The exploration was not made for adventure, but purely for scientific purposes, geographic and geologic, and I had no intention of writing an account of it, but only of recording the scientific results. Immediately on my return I was interviewed a number of times, and these interviews were published in the daily press; and here I supposed all interest in the exploration ended. But in 1874 the editors of Scribner's Monthly requested me to publish a popular account of the Colorado exploration in that journal.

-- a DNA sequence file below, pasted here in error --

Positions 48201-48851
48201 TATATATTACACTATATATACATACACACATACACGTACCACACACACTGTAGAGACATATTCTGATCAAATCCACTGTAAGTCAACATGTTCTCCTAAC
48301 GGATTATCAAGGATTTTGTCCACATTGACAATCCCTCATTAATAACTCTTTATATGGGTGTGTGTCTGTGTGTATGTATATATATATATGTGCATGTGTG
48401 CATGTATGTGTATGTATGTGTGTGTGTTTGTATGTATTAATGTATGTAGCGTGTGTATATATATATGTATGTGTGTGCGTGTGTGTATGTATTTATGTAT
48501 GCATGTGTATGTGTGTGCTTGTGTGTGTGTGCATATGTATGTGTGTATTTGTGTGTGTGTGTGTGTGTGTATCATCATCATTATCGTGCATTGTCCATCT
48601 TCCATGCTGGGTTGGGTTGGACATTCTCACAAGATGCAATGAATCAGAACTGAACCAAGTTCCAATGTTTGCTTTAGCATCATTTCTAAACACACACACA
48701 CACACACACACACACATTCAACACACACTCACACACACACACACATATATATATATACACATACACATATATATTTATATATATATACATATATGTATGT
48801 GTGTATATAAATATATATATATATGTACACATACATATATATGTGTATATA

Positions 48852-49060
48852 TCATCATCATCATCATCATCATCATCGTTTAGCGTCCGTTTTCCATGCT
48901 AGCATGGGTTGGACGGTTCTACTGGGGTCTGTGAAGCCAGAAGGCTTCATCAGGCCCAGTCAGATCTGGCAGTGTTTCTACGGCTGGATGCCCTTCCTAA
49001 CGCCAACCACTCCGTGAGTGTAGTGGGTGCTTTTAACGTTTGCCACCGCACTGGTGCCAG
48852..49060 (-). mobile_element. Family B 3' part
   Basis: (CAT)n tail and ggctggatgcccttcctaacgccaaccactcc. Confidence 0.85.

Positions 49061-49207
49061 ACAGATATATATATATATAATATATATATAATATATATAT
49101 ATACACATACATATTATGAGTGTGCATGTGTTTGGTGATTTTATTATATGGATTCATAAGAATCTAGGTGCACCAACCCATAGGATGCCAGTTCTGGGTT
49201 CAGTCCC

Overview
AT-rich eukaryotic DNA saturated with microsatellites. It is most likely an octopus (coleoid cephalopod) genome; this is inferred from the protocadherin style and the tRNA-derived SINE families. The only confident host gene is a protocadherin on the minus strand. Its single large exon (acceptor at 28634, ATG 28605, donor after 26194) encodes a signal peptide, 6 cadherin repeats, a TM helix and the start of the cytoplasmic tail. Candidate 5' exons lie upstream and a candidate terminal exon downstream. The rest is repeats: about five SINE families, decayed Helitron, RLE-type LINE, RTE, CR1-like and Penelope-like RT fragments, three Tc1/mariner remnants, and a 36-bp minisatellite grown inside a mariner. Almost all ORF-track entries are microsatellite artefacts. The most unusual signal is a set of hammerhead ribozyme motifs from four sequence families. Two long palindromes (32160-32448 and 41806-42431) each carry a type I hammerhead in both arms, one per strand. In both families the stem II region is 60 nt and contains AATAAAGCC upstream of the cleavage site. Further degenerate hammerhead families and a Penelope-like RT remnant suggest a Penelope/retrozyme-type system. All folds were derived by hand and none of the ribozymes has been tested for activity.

d Papagos. They are skilled agriculturists, cultivating lands by irrigation. In the same region many ruined villages are found. The dwellings of these towns in the valley were built chiefly of grout, and the fragments of the ancient pueblos still remaining have stood through centuries of storm. Other pueblos near the cliffs on the northeast were built of stone. The people who occupied them cultivated the soil by irrigation, and their hydraulic works were on an extensive scale. They built canals scores of miles in length and built reservoirs to store water. They were skilled workers in pottery. From the fibers of some of the desert plants they made fabrics with which to clothe themselves, and they cultivated cotton. They were deft artists in picture-writings, which they etched on the rocks. Many interesting vestiges of their ancient art remain, testifying to their skill as savage artisans. It seems probable that the Pimas, Maricopas, and Papagos are the same people who built the pueblos and constructed the irr